Open Access

Allergen Immunotherapy: A Centenary Celebration

World Allergy Organization Journal20114:22

DOI: 10.1097/WOX.0b013e3182218920

Published: 15 June 2011

In 1911 and long before the availability of antiallergic drugs, Leonard Noon demonstrated that prophylactic subcutaneous inoculation with a grass pollen extract was effective in suppressing immediate conjunctival sensitivity to grass pollen [1]. Noon's coworker, John Freeman, continued to practice immunotherapy and in 1930 published the first rush immunotherapy protocol [2]. William Frankland, a colleague of Freeman, performed the first controlled clinical trial of grass pollen immunotherapy in 1954 [3]. He used a whole grass pollen extract that was compared with its partially purified proteins, the corresponding ultrafiltrate that contained no protein and a phenol-containing diluent. Both the whole extract and the purified grass pollen proteins were effective compared with the ultrafiltrate and the diluent control alone (Figure 1). Frankland's study established a firm scientific foundation for the practice of allergen immunotherapy. Noon, Freeman, and Frankland were all physicians at St. Mary's Hospital, Paddington, now affiliated to Imperial College London, United Kingdom. Frankland in his 99th year continues to practice and play a major role in the allergy community; much admired and respected by his colleagues, he represents our centenary link with the origins of the practice of immunotherapy (Figure 2).
Figure 1

Table II shows the results of the first immunotherapy controlled trial, as published in: Frankland AW, Augustin R. Prophylaxis of summer hay-fever and asthma: a controlled trial comparing crude grass-pollen extracts with the isolated main protein component, The Lancet, May 24, 1954.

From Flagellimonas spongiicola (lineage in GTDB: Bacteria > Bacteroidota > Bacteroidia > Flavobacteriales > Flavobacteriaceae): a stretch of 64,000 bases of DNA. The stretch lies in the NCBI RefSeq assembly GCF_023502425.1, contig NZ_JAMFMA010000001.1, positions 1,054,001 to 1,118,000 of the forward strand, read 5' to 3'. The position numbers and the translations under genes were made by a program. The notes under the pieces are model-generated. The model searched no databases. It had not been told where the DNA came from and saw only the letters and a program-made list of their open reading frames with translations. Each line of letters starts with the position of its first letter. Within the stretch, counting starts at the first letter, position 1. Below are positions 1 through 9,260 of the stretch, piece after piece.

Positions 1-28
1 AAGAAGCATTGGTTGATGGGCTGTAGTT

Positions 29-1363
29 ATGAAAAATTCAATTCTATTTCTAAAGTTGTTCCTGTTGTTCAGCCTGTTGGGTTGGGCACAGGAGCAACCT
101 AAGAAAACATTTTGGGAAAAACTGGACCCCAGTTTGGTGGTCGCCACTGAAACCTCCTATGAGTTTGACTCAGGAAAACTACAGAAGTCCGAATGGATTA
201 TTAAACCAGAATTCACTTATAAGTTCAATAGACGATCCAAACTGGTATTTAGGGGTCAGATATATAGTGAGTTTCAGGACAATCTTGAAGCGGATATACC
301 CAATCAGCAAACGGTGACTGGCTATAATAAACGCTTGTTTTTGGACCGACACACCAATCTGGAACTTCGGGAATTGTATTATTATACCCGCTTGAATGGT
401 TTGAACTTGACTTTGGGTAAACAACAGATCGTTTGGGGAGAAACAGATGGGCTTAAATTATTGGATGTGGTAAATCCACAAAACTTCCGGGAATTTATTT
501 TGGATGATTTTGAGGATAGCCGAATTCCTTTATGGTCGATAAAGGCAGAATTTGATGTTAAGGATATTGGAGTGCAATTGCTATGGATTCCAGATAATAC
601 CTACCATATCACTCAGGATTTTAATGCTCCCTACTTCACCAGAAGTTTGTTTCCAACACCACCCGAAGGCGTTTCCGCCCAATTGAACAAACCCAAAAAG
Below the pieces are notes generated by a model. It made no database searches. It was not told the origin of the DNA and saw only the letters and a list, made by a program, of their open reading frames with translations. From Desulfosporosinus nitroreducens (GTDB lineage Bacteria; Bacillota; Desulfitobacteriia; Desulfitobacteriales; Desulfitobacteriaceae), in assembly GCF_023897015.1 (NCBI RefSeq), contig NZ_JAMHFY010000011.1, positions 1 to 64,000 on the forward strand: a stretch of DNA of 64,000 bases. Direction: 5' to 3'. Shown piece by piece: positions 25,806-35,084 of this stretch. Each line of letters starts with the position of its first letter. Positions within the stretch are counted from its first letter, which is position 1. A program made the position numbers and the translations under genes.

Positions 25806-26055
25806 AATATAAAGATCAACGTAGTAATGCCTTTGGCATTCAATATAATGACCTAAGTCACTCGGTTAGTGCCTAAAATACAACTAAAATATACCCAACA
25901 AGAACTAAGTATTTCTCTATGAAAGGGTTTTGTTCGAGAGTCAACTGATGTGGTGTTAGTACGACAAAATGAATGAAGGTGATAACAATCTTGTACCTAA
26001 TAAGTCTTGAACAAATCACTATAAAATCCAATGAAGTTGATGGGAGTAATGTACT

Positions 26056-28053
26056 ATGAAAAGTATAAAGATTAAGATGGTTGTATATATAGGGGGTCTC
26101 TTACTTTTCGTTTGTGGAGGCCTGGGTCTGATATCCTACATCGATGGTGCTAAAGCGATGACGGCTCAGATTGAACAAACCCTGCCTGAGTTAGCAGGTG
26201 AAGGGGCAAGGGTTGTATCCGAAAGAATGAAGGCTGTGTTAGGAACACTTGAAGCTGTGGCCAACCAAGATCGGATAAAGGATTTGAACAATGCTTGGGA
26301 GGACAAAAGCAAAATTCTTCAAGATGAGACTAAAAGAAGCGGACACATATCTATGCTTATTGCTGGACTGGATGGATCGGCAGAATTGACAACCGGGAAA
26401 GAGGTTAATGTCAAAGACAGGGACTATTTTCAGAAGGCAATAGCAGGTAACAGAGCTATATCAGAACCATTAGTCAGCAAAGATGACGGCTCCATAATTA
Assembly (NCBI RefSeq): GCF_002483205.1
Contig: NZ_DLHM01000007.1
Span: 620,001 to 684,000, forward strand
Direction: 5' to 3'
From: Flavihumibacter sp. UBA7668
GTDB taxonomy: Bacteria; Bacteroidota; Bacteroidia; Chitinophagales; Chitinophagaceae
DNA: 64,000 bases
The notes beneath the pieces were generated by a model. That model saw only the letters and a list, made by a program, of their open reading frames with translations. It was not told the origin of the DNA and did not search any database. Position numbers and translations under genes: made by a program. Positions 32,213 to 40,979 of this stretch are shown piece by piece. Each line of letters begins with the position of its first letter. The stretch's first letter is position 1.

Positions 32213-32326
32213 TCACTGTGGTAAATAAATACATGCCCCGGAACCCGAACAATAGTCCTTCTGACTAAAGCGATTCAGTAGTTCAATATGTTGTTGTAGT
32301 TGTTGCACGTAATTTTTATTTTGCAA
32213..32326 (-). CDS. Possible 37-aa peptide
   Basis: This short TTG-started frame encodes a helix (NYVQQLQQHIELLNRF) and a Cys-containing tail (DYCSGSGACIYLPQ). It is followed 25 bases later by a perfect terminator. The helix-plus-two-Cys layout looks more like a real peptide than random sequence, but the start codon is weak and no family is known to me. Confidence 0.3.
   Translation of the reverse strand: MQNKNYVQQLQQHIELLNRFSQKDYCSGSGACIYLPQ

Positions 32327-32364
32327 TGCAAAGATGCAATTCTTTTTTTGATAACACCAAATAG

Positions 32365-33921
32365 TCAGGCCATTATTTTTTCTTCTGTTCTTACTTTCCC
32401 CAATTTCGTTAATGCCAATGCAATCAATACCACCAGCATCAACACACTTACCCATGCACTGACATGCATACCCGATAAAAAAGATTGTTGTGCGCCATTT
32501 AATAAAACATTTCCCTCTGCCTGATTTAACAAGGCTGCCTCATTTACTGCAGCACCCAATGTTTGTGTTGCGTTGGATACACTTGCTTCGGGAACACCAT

Figure 2

Dr. A. William Frankland in his 99th year, our centenary link with the origins of immunotherapy.

Major advances in allergen immunotherapy have resulted from parallel studies performed in the United States. Lowell and Franklin in 1964 were the first to clearly demonstrate that a single allergen (ragweed) in a multiallergen mixture was effective in reducing seasonal allergic symptoms [4]. Philip Norman and Larry Lichtenstein in 1978 convincingly demonstrated the allergen-specificity of ragweed immunotherapy in patients with dual sensitivity to ragweed and grass pollen [5]. Johnstone first highlighted the possibility that immunotherapy in children might confer protection against development of asthma, [6] a concept supported by the more recent Preventive Allergy Treatment (PAT) study that identified a 2-3 fold risk reduction for developing asthma after 3 years treatment in children with seasonal pollinosis, protection that persisted for a further 7 years after discontinuation of immunotherapy [7]. Hunt and colleagues[8] demonstrated the efficacy of purified venom over whole insect body extract and placebo in patients with anaphylaxis to the stings of hymenoptera. Studies[9] have confirmed the dose-dependency of allergen immunotherapy whereas the long-term benefits of allergen immunotherapy, with persistence of efficacy for several years after discontinuation[10] have been illustrated for both venom[11] and grass pollen immunotherapy, the latter both for subcutaneous and sublingual routes of therapy [12].